An EU-funded study has demonstrated a new technique that could be used for the early detection of breast cancer. Scientists from Finland, France and Germany used three-dimensional X-ray analysis to obtain a high-resolution, high-contrast image of the breast that is extremely sensitive to changes in the tissue, such as those that might be caused by a tumour. Their findings mark a significant improvement in the state of the art of X-ray mammography. Breast cancer, which forms in tissues of the breast (typically the milk ducts and milk-producing glands), is the second most common type of cancer after lung cancer and the fifth most common cause of cancer death. It is widely recognised that the early detection of breast cancer is directly linked to successful treatment of the disease. Diagnostic mammography and CT (computed tomography) scans are typically used to screen for tumours in the breast. However, the resulting images are often unclear: X-ray mammography fails to identify approximately 10 to 20 percent of palpable breast cancers. The current study found that sharper, higher-contrast images could be attained using high-spatial-resolution, low-dose, analyser-based X-ray CT imaging, also referred to as ABI. The researchers examined an excised human breast tumour. The tissue they looked at had been invaded by a diffusely growing cancer called a lobular carcinoma, the second most common form of breast cancer. The extension of this kind of cancer is frequently missed by X-ray mammography and ultrasound. They compared ABI scans of the tissue with those from diagnostic mammography, conventional CT and histopathology. ABI provided exceptional clarity, distinguishing more microcalcifications (small deposits of minerals indicating the presence of cancer) than the other radiography methods. The success of ABI in producing high-contrast images where the tissue is smooth and variations subtle is remarkable. 'Calcifications and fine details of soft tissue, which are at the contrast detection limit on diagnostic mammograms, are clearly visible on planar analyser-based X-ray images,' explains Jani Keyriläinen of Turku University Central Hospital in Finland and the main author of the paper. 'If we compare the images with X-ray mammograms and conventional CT images, we can confirm that this technique performs extremely well.' The visualisation was achieved using a dose of radiation similar to that used in a normal mammography examination, and the spatial resolution of the images was estimated by the researchers to be seven times better than that achieved by a conventional CT scanner. The improved visibility offered by ABI has implications for the early diagnosis of breast cancer. However, further investigations are needed to make this valuable diagnostic method available for clinical applications. Dr Alberto Bravin of the European Synchrotron Radiation Facility said, 'The technique does not require sophisticated and expensive synchrotron radiation facilities... [However,] it would not be viable to use X-ray tubes, as exposure times would be too long and this would be incompatible with clinical practice.' The research team hopes that the development of compact, highly intense X-ray sources will enable the clinical use of ABI. Dr Bravin commented, 'With these machines it would definitely be possible to apply this technique to clinical practice and, in this way, contribute actively to a more efficient detection of breast cancer'. EU support for the study came from the PHASY ('Phase analyzer system for novel imaging modalities') project, which was financed under the 'Improving human research potential and the socio-economic knowledge base' Horizontal Programme of the Fifth Framework Programme (FP5).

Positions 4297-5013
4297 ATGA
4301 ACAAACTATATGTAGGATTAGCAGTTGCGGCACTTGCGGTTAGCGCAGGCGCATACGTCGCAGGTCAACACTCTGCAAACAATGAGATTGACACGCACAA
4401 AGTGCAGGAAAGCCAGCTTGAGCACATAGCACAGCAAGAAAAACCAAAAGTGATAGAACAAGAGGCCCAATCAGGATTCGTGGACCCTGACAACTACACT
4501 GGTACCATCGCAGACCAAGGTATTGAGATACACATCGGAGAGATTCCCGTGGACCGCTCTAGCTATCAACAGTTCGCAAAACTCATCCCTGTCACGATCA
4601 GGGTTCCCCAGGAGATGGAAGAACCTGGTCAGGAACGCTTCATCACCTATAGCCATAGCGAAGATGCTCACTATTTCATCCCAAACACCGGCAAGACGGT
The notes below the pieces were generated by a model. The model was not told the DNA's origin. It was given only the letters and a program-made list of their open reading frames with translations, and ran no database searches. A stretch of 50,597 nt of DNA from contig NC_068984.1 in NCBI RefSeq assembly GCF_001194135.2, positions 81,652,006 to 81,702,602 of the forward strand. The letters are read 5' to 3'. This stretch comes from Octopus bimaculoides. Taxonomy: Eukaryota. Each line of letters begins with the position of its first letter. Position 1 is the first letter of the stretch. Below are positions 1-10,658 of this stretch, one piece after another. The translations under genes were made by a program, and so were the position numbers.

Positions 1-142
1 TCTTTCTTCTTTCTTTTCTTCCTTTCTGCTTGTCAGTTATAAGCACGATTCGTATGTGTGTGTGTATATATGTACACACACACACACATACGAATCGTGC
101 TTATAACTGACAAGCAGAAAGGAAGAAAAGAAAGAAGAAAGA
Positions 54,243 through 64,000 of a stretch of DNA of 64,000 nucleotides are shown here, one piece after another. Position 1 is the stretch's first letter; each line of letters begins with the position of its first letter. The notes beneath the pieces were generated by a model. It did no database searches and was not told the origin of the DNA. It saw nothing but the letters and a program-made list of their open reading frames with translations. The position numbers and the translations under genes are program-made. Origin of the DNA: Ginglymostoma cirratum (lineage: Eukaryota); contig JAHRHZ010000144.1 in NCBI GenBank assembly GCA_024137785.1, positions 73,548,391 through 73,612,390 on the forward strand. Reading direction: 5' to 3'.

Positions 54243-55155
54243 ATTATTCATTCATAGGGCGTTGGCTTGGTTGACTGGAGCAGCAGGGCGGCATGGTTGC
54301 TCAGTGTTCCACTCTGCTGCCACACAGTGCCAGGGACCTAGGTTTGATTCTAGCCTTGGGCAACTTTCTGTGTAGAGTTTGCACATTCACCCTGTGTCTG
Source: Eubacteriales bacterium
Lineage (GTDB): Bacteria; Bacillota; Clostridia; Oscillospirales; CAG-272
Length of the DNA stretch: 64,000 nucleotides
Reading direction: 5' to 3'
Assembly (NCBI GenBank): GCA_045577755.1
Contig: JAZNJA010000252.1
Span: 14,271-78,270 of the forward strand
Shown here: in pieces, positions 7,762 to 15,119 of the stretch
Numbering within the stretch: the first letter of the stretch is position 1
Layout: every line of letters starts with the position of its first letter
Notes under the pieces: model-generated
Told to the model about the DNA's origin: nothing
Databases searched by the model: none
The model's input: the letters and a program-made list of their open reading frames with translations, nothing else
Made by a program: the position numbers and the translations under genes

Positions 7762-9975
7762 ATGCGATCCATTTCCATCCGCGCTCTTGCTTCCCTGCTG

Germany, Finland, France